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Friday Box Office: ‘Fantastic Beasts 3’ Plunges 79% As ‘Sonic 2’ Falls 63%

friday-box-office:-‘fantastic-beasts-3’-plunges-79%-as-‘sonic-2’-falls-63%

Jude Law and Eddie Redmayne in ‘Fantastic Beasts: The Secrets of Dumbledore’

Jaap Buitendijk

In holdover domestic box office news, J.K. Rowling’s Fantastic Beasts: The Secrets of Dumbledore earned $4.1 million on its second Friday, dropping 79% from a not-great $20 million opening day. It’s looking like a $13.5 million (-68%) weekend and $66.6 million ten-day total. That’s not the worst drop for a Wizarding World flick. Harry Potter and the Deathly Hallows part II dropped 83% on Friday and 72% for the weekend in July of 2011. However, minor detail, Harry Potter 7.2 was coming off a record-breaking $92 million opening day and $169 million opening weekend and would still go on to earn $381 million domestic and $1.34 billion worldwide (the third biggest ever at the time behind Titanic and Avatar). It’s looking like a $90-$95 million finish for Fantastic Beasts 3.

James Marsden, Tika Sumpter and Sonic (Ben Schwartz) in SONIC THE HEDGEHOG 2 from Paramount Pictures and Sega. Photo Credit: Courtesy Paramount Pictures and Sega of America.

Paramount Pictures and Sega of A

Paramount’s Sonic the Hedgehog 2 earned $4 million on its third Friday, taking a harsh Bad Guys-influenced dive of 63% from last Friday. Still, the $110 million video game-based sequel will earn around $16 million (-46%) to bring its total to $146.5 million. That’s past Detective Pikachu ($144 million) and Uncharted ($146 million) but just below Sonic the Hedgehog ($148 million, counting Covid-era summer 2020 reissues). So it’ll end day 24 just shy of becoming the biggest-grossing video game movie ever in unadjusted domestic earnings, a milestone it will reach in the coming days. Once it passes $155 million next weekend, it’ll be the second-biggest when adjusted for inflation behind Angelina Jolie’s Tomb Raider ($131 million in 2001/$212 million adjusted). It’s still looking at a terrific over/under $180 million domestic total.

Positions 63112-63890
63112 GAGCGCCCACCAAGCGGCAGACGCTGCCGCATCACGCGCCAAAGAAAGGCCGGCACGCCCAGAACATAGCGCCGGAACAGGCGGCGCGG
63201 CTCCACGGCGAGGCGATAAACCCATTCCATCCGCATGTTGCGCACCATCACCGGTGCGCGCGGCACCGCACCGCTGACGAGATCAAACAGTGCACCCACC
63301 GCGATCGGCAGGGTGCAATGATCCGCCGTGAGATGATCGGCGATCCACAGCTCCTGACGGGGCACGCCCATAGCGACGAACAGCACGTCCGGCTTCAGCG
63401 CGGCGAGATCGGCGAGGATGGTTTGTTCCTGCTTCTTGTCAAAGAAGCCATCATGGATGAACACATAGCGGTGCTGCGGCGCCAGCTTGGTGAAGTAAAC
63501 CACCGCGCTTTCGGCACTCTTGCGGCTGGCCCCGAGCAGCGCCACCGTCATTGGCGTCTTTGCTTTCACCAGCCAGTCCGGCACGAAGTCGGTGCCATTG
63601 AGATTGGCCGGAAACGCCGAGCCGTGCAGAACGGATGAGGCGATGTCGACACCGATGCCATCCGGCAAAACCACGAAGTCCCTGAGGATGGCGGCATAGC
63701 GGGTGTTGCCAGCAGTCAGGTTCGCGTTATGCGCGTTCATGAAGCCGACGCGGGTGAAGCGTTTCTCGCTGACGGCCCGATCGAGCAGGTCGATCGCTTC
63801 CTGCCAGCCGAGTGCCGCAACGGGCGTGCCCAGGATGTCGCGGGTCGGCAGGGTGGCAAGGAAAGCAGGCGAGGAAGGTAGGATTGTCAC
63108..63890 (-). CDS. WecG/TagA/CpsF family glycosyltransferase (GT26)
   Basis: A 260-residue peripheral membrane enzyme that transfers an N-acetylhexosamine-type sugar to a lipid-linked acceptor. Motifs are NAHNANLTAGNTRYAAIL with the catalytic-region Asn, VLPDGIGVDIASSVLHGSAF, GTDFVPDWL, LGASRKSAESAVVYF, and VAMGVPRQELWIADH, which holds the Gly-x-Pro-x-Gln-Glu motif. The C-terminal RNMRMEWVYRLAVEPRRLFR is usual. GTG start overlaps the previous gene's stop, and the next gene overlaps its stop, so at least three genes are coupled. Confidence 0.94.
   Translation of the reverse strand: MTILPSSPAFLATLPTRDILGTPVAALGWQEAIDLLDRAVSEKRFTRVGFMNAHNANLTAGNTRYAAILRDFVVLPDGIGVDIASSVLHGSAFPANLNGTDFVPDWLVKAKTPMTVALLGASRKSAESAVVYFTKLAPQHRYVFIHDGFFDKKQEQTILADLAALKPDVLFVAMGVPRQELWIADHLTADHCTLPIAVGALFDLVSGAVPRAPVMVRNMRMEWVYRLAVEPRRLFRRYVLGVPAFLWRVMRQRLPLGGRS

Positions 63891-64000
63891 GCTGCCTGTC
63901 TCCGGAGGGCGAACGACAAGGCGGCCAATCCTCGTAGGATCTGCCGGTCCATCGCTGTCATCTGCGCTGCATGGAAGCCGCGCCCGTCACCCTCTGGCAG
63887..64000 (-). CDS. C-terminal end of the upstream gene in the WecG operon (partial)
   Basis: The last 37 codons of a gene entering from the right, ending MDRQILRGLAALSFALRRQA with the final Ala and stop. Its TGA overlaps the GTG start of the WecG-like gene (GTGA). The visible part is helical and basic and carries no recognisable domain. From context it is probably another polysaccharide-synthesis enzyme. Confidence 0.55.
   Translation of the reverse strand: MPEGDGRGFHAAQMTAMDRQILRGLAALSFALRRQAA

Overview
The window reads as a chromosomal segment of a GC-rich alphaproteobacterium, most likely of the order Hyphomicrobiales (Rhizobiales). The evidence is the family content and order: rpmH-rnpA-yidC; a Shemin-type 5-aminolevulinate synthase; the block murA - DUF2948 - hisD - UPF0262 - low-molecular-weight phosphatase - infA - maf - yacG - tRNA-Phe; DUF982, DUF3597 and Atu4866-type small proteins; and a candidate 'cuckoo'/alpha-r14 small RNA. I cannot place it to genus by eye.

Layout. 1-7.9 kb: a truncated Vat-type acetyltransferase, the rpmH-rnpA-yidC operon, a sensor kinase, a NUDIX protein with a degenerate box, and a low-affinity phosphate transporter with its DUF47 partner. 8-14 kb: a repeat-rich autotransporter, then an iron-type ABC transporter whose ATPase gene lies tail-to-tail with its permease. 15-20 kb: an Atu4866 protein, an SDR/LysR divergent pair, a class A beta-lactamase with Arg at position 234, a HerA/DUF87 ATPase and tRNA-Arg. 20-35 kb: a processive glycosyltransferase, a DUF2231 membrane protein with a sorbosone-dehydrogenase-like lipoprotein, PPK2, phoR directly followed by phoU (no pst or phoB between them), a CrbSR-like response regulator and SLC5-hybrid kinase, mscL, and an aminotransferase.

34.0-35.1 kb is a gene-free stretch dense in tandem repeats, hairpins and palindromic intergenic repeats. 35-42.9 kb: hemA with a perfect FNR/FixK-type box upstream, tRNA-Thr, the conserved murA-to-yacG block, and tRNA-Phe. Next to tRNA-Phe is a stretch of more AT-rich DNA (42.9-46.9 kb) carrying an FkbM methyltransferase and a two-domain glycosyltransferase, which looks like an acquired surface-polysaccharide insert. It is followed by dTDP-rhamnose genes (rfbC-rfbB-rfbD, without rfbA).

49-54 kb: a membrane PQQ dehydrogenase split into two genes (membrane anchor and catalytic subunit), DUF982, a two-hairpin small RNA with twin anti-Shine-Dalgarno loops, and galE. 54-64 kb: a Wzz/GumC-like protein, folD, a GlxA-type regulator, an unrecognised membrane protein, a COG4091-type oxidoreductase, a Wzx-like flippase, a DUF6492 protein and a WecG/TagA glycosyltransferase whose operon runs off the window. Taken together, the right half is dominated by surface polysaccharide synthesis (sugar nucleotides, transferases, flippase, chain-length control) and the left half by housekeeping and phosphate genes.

Everything Everywhere All At Once

A24

In better news for better movies, A24’s sleeper smash Everything, Everywhere All At Once earned another $1.557 million (-19%) on its fifth Friday for a likely $5 million (-16%) weekend and $26.8 million 31-day total. Forget that “normal rate of descent” I discussed yesterday, this one is passing $30 million next weekend and could (emphasis on “could”) end up over $40 million by the end. The Michelle Yeoh/Ke Huy Quan/Stephanie Hsu/James Hong action-comedy is now sure to end up A24’s fourth biggest film and could end up closer to the top alongside (sans inflation) Hereditary ($44 million), Lady Bird ($49 million) and Uncut Gems ($50 million). The $25 million multiverse fantasy, courtesy of Daniel Kwan and Daniel Scheinert, would be huge hit with these grosses in non-Covid times, let alone now.

Sandra Bullock and Channing Tatum star in Paramount Pictures’ “THE LOST CITY.”

Kimberley French

Paramount’s The Lost City continued to hang tough alongside the newbies. The Sandra Bullock/Channing Tatum rom-com adventure earned $1.3 million (-38%) for a likely $4.5 million (-28%) weekend. That’ll give the $70 million original a $85.5 million 31-day total and a likely path to a $100 million-plus domestic total. I don’t know what Paramount is doing right after doing so much so wrong for the last six years, but I hope Brian Robbins can continue what Jim Gianopulos started. Sony’s Father Stu earned $990,000 (-41%) on its second Friday for a $3.2 million (-41%) weekend and $13.8 million 12-day total. Morbius will earn $2.22 million (-53%) in weekend four for a $69.1 million 24-day cume. Ambulance will earn $1.81 million (-55%) for a $19.2 million 17-day total.

Robert Pattinson in ‘The Batman’

Warner Bros.

Intriguingly enough, The Batman took a very real tumble on its eighth Friday, losing 731 theaters and earning just $405,000 (-69%) and setting the stage for a $1.4 million (-63%) eighth weekend. For the record, it’s still going to end the weekend with $368 million domestic, so it’s still a massive hit for all parties. The loss of theaters, the deluge of competition on all sides and the debut on HBO Max this past Monday all contributed to the big drop, but if this continues it may buck the trend we’ve seen since A Quiet Place part II whereby a hit film arriving “early” on PVOD and/or streaming doesn’t really impact the theatrical box office. I’m inclined to argue a combination of the three versus entirely blaming HBO Max, but we’ll see.

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